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The toast is a star in itself

Toast is one of life’s great joys.

Integral to its joyful greatness is that it is easy to make. You need just three things: a slice of bread, butter and a toaster of some kind. With these, you can create a classic dish—one that is nearly always better when you make it at home than when you order it at fancy restaurants.


Of the three things that go into toast, only one is really critical. You can make toast with industrial white bread and the result will be perfectly edible but it will only hint at the potential of good toast.


   For good toast, you need good bread. Non-industrial bread is always better than the factory-made version. In my view, sourdough or country bread make for better toast. In a perfect toast, the centre should have a certain nearly-melting quality while the edges should be firmer and a little crisper.


   Once you have the right bread, everything else counts for very little. Snobs will tell you that an expensive butter makes for great toast. It probably does. But I use Amul. And I have no complaints at all.


   Chefs spend a lot of time discussing toasters. But I always find that a domestic toaster is just fine. There are those who use oven-toaster-grills but I don’t own one. And fancy chefs will always toast the bread directly over a flame with just a steel net or some such barrier between the fire and the toast. I’m sure that this is great. But I don’t think you really need it.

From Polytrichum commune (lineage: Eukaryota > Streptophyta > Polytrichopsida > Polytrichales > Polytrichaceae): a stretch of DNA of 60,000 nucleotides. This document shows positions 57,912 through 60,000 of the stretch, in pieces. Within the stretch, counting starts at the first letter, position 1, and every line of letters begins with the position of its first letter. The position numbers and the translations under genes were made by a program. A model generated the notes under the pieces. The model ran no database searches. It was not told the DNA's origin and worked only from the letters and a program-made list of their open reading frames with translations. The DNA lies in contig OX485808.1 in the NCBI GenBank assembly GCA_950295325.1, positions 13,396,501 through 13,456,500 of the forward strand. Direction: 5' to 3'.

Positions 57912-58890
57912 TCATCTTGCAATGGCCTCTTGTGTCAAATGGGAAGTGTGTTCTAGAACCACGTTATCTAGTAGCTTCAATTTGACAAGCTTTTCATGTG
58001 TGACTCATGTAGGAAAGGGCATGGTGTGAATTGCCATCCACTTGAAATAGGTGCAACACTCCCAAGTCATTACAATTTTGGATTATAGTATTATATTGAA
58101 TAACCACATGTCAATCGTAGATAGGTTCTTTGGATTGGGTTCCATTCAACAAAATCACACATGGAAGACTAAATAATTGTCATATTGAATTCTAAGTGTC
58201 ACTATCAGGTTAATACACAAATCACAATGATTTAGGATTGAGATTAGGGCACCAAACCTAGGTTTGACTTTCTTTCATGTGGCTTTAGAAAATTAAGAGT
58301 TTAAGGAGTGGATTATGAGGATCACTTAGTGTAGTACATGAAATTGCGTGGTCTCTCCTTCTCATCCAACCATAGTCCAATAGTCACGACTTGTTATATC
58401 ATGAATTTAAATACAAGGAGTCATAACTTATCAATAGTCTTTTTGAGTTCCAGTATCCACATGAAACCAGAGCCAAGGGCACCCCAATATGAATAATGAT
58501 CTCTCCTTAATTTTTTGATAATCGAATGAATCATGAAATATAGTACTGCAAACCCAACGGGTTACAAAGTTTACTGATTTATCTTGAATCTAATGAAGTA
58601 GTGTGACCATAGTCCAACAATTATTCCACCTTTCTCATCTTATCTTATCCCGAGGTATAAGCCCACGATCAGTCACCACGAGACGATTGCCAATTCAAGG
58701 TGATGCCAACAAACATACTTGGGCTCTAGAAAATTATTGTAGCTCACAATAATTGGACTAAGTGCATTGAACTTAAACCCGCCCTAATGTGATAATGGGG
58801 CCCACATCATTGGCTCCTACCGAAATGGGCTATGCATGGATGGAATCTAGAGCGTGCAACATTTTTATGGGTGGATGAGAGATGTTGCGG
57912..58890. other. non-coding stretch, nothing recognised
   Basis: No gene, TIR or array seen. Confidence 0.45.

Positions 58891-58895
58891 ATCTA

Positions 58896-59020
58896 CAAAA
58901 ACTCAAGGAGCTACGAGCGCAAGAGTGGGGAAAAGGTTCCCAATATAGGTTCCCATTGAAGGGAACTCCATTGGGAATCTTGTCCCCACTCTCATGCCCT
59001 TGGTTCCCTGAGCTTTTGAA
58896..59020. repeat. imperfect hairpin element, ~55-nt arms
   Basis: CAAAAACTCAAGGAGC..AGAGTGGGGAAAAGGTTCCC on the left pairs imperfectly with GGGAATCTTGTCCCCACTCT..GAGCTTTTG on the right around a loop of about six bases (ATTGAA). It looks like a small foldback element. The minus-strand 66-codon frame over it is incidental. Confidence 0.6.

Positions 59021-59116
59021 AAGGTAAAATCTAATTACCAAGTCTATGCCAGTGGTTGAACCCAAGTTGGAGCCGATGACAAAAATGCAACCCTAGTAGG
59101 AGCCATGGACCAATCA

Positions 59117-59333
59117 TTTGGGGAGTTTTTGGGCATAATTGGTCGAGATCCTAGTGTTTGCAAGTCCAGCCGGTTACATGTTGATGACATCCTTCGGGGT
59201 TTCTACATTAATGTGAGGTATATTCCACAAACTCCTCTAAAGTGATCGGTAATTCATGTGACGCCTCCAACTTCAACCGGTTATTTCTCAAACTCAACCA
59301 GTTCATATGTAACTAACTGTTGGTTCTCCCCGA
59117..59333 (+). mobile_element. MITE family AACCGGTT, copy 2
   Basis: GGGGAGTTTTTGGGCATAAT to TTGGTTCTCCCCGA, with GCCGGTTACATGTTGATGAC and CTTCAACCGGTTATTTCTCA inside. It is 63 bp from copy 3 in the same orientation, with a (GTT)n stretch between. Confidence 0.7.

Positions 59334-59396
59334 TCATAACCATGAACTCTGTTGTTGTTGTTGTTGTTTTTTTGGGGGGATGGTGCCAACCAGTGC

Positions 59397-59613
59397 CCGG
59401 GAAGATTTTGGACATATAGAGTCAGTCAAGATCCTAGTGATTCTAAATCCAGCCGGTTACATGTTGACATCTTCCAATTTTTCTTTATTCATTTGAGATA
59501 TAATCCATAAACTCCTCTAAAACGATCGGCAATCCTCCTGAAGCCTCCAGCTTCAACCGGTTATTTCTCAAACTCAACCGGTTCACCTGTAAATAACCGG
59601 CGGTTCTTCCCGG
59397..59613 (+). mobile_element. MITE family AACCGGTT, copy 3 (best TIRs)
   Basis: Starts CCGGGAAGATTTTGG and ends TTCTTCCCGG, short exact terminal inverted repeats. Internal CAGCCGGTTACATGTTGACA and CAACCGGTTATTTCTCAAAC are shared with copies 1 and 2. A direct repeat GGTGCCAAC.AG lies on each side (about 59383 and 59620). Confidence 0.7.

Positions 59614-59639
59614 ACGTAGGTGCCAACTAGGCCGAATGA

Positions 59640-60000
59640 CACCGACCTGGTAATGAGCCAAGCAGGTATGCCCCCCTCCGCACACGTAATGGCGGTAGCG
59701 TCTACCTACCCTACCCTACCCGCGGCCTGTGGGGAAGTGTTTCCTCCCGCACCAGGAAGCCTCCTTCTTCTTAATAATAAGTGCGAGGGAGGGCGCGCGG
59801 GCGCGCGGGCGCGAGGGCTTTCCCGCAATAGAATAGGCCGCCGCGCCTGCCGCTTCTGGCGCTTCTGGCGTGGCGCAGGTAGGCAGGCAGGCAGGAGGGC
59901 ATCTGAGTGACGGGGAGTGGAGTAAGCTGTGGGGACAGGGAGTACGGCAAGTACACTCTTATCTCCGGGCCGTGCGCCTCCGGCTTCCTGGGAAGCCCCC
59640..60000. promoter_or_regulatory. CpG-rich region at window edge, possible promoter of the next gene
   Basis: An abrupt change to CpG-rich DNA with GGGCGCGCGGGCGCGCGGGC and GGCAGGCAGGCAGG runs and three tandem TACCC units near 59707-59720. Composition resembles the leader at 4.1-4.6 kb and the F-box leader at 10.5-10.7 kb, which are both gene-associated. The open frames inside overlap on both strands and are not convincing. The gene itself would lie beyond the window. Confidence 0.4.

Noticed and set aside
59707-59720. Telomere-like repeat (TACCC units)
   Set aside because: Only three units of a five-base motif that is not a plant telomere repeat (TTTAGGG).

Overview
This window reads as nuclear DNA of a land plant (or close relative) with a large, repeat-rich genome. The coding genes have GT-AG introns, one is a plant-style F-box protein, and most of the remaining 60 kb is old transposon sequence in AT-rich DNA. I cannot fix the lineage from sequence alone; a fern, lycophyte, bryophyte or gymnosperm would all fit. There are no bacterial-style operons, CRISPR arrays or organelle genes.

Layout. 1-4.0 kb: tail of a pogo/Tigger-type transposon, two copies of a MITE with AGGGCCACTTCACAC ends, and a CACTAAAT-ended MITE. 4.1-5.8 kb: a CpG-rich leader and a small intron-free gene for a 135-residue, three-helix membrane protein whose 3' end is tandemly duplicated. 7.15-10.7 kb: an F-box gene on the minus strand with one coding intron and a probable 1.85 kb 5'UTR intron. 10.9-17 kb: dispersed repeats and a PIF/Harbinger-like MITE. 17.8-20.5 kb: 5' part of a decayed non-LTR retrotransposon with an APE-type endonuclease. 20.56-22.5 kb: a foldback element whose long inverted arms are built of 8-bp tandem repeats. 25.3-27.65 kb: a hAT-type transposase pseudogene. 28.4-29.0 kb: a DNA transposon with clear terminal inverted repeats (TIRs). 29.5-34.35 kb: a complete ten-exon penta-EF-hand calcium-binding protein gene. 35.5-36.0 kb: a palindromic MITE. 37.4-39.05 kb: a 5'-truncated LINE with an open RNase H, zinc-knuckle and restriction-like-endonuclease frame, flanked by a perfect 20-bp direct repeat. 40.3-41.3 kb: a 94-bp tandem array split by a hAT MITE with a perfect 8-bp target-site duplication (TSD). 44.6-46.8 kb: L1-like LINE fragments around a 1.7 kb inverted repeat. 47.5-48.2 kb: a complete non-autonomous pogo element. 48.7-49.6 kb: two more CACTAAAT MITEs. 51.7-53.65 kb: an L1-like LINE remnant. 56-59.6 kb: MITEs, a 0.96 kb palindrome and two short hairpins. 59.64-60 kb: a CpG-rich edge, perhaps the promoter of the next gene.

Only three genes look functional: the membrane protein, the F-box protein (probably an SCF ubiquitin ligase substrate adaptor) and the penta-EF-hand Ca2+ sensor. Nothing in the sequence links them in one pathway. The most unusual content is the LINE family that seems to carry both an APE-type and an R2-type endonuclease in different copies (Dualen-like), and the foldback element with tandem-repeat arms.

Why is toast always better at home than it is at restaurants? Because of timing. Good toast is the household equivalent of a Michelin star restaurant’s warm soufflé. You have a very small window in which to serve it. And you can’t really linger over eating it.


   The moment the toast pops out of the toaster, you must butter it right away. The butter should melt on contact with the hot bread and it should penetrate every pore, giving the toast a golden deliciousness. You must eat the toast when it is still warm to get the full sensation. Cold toast is not necessarily horrible. But it is largely pointless.


   That’s why toast is a home dish. In a restaurant, the chef will rarely take the time to butter it for you. He will send it out unbuttered. By the time it is picked up and brought to your table, it will be cold. At good restaurants, in the old days, the butter used to be soft (and sometimes, it was even curly) so you could at least butter the bread immediately. Now they often send out hard rectangles of butter, straight from the fridge or they carve out a chunk from a catering pack of cold butter.